This Entrepreneur Almost Gave Up On Himself. Now, He Runs a Million-Dollar Brand.
Grow Your Business, Not Your Inbox
When Entrepreneur.com arrived in Shoreham, Vt., to shoot a story about WhistlePig whiskey, founder Raj Peter Bhakta suggested the interview be done on the icy pond on his property. To scout out the location, he herded the crew and his wife into his four-wheel drive vehicle and drove straight onto the frozen pond without hesitation.
This sort of bravado is Bhakta’s signature. It's both his Achilles heel and his knockout punch.
The 38-year-old intends to make WhistlePig the first farm-to-bottle whiskey brand made entirely in the U.S. since Prohibition. Everything from growing the rye whiskey to packing the boxes and shipping them off to retailers will happen on his 1,200-acre farm. Eventually. Because his distillery is just now being built, Bhakta outsourced his first batch of aged, rye whiskey so he could kick off his business. That means operations on the farm are currently confined to aging the already-distilled whiskey, bottling and distribution.
Already, Whistle Pig is a success. The company launched in 2007 and currently does millions of dollars in sales each year, according to Bhakta's wife and sales and marketing director, Danhee Kim. But if Bhakta has his way, Whistle Pig is just getting going.
A backdrop of failed pursuits
Bhakta's plan out of college was to join the Marines, but a shoulder injury ruined that, so he went into investment banking instead. In 2000, he and a friend started a web-based business called Automovia that was bought by Chrysler two years later. While his investors were paid, Bhakta counts that venture as a personal loss as the company never launched the consumer application it set out to create. After that, Bhakta gathered an investor group and led the redevelopment of a hotel in Vail, Colo.
His next move was snagging a spot on the second season of Donald Trump’s show, The Apprentice. “A friend of mine called me up and says, Raj, that’s your plan. Just go onto The Apprentice. Your dad is a big fan of Trump. It will be peace with honor. You are going to walk out of that place with honor,” says Bhakta.
And so he did. And he lost. With the fame that The Apprentice provided him, Bhakta became something of a political commentator, at one point riding an elephant across the Rio Grande into Mexico -- accompanied by a mariachi band -- to make a show of border security. In 2005, he ran for Congress in the 13th district of Pennsylvania and lost. And in 2006, he set out to find an Indian version of Steve Irwin, the "Crocodile Hunter," thinking it would make for great TV. That didn't pan out either.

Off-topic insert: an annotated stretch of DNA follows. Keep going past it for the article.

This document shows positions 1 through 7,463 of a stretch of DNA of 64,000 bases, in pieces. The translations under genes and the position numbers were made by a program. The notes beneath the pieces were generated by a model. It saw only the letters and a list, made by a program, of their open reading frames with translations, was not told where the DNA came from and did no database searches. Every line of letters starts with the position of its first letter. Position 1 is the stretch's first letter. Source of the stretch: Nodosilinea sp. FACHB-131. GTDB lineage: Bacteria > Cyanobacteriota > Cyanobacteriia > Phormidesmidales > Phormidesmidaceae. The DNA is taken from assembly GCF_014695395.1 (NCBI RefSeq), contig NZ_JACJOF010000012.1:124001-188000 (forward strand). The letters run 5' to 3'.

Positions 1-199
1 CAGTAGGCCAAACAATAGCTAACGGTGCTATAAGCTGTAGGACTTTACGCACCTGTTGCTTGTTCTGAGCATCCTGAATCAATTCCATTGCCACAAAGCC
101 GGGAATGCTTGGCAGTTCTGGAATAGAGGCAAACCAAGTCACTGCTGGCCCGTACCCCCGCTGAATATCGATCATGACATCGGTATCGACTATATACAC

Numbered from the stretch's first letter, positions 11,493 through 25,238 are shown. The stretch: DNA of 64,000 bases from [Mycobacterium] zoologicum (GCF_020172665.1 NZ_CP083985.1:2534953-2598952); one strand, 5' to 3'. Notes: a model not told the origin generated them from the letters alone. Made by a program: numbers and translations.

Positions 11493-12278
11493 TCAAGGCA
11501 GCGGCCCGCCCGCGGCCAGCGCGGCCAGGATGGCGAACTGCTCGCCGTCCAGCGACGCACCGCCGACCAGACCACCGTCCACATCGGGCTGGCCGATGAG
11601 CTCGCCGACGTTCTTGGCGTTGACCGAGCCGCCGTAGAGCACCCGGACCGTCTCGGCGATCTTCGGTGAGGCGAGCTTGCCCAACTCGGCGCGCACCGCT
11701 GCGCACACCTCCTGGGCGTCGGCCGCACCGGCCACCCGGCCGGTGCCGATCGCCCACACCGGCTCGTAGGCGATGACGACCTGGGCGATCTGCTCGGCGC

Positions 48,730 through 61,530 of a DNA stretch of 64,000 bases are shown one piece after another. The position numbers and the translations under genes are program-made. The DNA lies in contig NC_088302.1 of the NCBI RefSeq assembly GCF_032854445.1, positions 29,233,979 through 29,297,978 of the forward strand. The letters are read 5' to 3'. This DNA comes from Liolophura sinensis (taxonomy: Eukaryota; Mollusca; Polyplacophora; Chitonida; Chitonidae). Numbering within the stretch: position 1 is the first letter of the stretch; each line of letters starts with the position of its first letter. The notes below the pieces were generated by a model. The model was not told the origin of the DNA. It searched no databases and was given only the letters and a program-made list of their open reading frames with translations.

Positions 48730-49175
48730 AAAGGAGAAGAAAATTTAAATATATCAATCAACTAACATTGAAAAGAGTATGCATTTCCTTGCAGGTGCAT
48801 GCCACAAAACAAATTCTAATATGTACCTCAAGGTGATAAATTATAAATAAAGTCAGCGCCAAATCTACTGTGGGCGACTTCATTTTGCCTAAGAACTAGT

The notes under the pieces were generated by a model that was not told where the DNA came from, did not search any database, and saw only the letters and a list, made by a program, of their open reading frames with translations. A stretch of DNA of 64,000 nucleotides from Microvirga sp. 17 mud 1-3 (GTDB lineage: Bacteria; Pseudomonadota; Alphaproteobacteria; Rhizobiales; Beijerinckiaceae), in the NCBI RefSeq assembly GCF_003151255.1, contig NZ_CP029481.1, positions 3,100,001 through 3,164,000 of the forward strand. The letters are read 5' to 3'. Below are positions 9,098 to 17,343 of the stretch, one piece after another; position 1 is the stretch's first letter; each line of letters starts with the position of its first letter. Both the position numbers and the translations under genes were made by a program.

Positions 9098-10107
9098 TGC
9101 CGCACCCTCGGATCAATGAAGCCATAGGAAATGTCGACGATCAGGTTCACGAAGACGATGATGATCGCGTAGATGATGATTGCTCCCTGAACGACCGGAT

“I really felt like a loser. [I thought,] you couldn’t win The Apprentice, you couldn’t win a congressional race, you can’t find in India one guy who could fit the bill to be Steve Irwin. Maybe, just maybe, the whole concept that you will be a successful guy is not going to happen."
WhistlePig is born
In 2007, the same friend who had encouraged him to go on The Apprentice convinced him to buy a farm in Vermont, where he went to lick his wounds.
"I figured I would just sit on the farm, watch the seasons change and that God would speak to me about what I should do next. God did not speak to me,” Bhakta says.
The financial crisis hit. Bhakta was running out of money. A combination of desperation, conviction and passion fueled him to enter the whiskey business.
“After two years of studying the spirits business and having conducted perhaps the most thorough and long term due diligence program ever – that is, consuming lots of fine whiskey since I was 18 – I resolved to finally make a profit on a habit in which I had invested so much time, effort, money, and reputation,” he says.
From the point where Bhakta decided on a 10-year, aged rye whiskey to the time when the product was on the shelves was only six months. Part of what allowed Bhakta and his team to move so quickly was that he was starting up during the Great Recession, so prices were lower and there was less competition for production supplies and services. He also had a firm goal: to make the world's best whiskey.
"There is no reason America can't make the best whiskey in the world. There is no reason it can't be based on this farm,” he says.
The easiest part of launching WhistlePig was naming it. Years before, Bhakta had been hiking in a remote area of Colorado when a short man with a crop of white hair appeared of the middle of nowhere, approached him and said, in a thick French accent, “Could this be a WhistlePig?” Bhakta was perplexed. “He says ‘WhistlePig’ looking at me like what kind of an idiot are you that you don’t know what a WhistlePig is?" The man snapped his fingers in Bhatka's face, threw his arms up in the air and left. The strange encounter stuck with Bhatka, who decided it must be a sign from above. He filed the name away in his brain and resurrected it later.
“When I bought the farm, I called it WhistlePig Farm. And when I had the beginnings of conjuring a whiskey brand, it was a no brainer. It was WhistlePig all the way,” he says.
WhistlePig's mascots -- two Kunekune pigs named Mauve and Mortimer -- were brought from New Zealand and Bhakta has taken them out for walks, even in New York City. He says they represent the "irreverence" of the brand.
And, like everything else he's done, the attention always helps. “To have pigs walking around New York City, Fifth Avenue boutiques and Madison Avenue shops, it sort of says unusual.”